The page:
If You Liked ‘Hidden Figures,’ Watch This Documentary Next

Top Secret Rosies highlights female mathematicians creating ballistics programs for World War II

28 February 2017

On the heels of the award-winning Hidden Figures movie, I thought it a good time to remind readers of Top Secret Rosies: The Female Computers of WWII, a documentary released in 2010. I recently watched the documentary, which is about the 80 women who pitched in as “human computers” on a secret U.S. military program [watch the trailer below]    . Working at the University of Pennsylvania’s Moore School of Electrical Engineering, in Philadelphia, the women calculated trajectories of artillery shells and other ammunition for soldiers. Filmmaker LeeAnn Erickson interviewed four of the women.

The documentary also covers how the ballistics technology led to the development of the world’s first electronic computer, the ENIAC, an IEEE Milestone​. Six of the women working on the ballistics program were tapped to become ENIAC’s first programmers: Kathleen McNulty Mauchly Antonelli, Jean Jennings Bartik, Frances Snyder Holberton, Marlyn Wescoff Meltzer, Frances Bilas Spence and Ruth Lichterman Teitelbaum. Programmers didn’t exist before the 1930s, because computers didn’t exist.

Like the mathematicians’ efforts featured in Hidden Figures, the work of the top-secret Rosies in the ballistics program and of the ENIAC programmers was not publicly acknowledged for decades.


The term “Rosies” comes from the Rosie the riveter character the U.S. government featured in advertisements recruiting female workers for jobs in the defense industry during World War II. Rosie made the weapons, but the human computers made them more accurate.

Beginning in 1942, the U.S. Department of Defense began recruiting young women in universities to help with the war effort by creating ballistics tables for every weapon in the U.S. arsenal. At that time, women in their 20s and 30s were better educated than in previous generations and represented about half the student population at universities, according to the documentary. Once recruited, the women took a short, intensive math course to master the ballistics equations. Then they often toiled away on double or even triple shifts, with no time off for vacations.

Those featured in the film said they were grateful to have the jobs because it gave them the opportunity to leave home and the traditional female roles behind. All said they felt they had a patriotic duty to help win the war. And they were relatively well paid for their efforts. Some earned up to US $1,800 per year, or about $32,000 in today’s dollars.

The women used manual desktop calculators as well as a differential analyzer—an enormous machine that sped up the calculations. It took 40 hours to do one calculation by hand, but only 15 minutes with the differential analyzer. The analyzer wasn't reliable enough on its own, though, so the women often checked the machine’s work by hand. Their calculations were published in booklets that were sent off to the artillery divisions. New ballistic tables were desperately needed; guns often reached the front lines before the tables.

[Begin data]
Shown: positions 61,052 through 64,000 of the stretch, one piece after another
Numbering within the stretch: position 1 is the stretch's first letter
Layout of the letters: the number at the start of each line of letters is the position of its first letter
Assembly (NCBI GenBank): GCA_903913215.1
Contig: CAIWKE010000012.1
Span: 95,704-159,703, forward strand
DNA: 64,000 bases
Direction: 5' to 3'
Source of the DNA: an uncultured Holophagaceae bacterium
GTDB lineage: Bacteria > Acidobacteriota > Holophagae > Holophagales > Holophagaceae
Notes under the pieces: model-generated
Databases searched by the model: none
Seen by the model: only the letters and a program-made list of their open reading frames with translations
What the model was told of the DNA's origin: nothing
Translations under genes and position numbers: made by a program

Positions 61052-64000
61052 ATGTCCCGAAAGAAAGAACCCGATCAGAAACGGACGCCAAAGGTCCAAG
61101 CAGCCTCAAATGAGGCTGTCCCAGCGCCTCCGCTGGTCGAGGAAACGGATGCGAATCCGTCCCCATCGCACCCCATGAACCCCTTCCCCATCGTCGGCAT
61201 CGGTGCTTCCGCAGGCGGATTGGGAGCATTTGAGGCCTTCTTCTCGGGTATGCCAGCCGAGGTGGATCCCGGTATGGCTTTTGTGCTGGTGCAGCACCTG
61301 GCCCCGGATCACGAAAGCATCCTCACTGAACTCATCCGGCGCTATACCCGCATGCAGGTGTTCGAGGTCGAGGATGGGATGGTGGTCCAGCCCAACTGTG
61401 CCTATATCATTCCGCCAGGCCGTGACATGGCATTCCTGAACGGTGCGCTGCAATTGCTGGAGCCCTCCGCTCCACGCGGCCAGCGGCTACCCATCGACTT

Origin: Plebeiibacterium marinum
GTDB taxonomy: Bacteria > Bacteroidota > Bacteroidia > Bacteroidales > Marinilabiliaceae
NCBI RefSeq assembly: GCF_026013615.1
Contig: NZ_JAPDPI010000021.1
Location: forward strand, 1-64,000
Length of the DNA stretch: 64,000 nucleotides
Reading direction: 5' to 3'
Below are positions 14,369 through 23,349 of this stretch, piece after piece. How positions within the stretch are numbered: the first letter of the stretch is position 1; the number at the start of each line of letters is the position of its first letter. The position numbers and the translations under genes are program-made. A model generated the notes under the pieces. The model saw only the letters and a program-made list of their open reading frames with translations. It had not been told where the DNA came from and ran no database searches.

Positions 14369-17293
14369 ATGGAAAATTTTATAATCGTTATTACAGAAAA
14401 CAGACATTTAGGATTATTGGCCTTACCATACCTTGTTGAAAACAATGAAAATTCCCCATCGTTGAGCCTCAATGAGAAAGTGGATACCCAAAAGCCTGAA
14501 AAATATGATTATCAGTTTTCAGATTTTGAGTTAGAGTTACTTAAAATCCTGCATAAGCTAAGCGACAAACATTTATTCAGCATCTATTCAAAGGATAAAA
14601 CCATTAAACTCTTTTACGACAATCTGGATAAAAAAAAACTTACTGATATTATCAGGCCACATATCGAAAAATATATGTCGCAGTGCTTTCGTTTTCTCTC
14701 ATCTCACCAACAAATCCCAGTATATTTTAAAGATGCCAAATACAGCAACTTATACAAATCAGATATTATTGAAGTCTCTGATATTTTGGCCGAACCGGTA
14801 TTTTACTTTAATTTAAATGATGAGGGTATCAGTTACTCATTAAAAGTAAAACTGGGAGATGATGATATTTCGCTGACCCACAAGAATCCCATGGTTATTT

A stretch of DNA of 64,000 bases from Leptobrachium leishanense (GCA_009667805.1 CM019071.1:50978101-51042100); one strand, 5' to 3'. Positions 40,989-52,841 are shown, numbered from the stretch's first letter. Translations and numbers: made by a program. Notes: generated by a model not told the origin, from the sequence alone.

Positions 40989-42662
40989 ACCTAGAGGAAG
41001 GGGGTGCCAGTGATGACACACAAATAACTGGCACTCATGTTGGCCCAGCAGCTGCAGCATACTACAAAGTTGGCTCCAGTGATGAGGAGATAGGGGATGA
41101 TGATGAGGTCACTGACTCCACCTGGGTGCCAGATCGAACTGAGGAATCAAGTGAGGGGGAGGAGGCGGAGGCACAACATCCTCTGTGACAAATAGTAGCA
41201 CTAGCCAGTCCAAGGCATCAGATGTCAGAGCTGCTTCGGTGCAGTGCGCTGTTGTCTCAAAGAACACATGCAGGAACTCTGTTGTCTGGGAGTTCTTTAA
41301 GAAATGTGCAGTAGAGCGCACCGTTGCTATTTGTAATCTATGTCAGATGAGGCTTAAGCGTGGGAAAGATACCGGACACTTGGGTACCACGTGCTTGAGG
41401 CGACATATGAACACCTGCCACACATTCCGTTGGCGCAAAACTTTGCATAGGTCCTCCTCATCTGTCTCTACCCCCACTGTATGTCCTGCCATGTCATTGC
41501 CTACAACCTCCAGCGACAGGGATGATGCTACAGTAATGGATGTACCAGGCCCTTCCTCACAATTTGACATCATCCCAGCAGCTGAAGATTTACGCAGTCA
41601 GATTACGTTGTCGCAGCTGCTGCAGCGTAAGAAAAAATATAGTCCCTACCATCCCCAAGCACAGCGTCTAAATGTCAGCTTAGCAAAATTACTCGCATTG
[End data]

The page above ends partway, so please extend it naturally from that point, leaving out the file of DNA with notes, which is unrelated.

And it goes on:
“These women did vital work,” said William F. Atwater, a military historian interviewed in the film. “We could not have won World War II without that data.”

ENIAC was developed to aid the army’s calculation efforts, but it wasn’t operational in time to help with the war effort. To test its capabilities, the women programmed problems for ENIAC to solve. The work was considered largely a clerical job back then, deemed not as important as the engineers who built the machine. But it also was physically grueling. The programmers used 3,000 switches and dozens of cables and digit trays to route the data and program pulses through the machine. And the women taught themselves how to program the computer. Ultimately they could debug the ENIAC down to a vacuum tube, according to the documentary. It wasn’t until 1997 that the six women were inducted into the Women in Technology Hall of Fame.


There are many reasons why the women’s contributions remained unknown for so long. For one thing, their crucial work posed a moral dilemma for many of them. They had to come to terms with the fact that their computations made U.S. weapons more lethal. One woman in the documentary said she never told her children about the type of work she did.

Another reason is that when the war ended in 1945, the women returned to traditional roles of wives and mothers, instead of pursuing careers in technology.

But there also was gender bias. When ENIAC was demonstrated to the public and news media for the first time, for example, the female programmers weren’t invited to the celebration. And when photographs were published of those who worked on ENIAC, they showed just the engineers—all men—even though pictures like the one below of the women existed.

The IEEE Foundation gave a US $10,000 grant to make the documentary, and the IEEE History Center provided assistance with the historical information.

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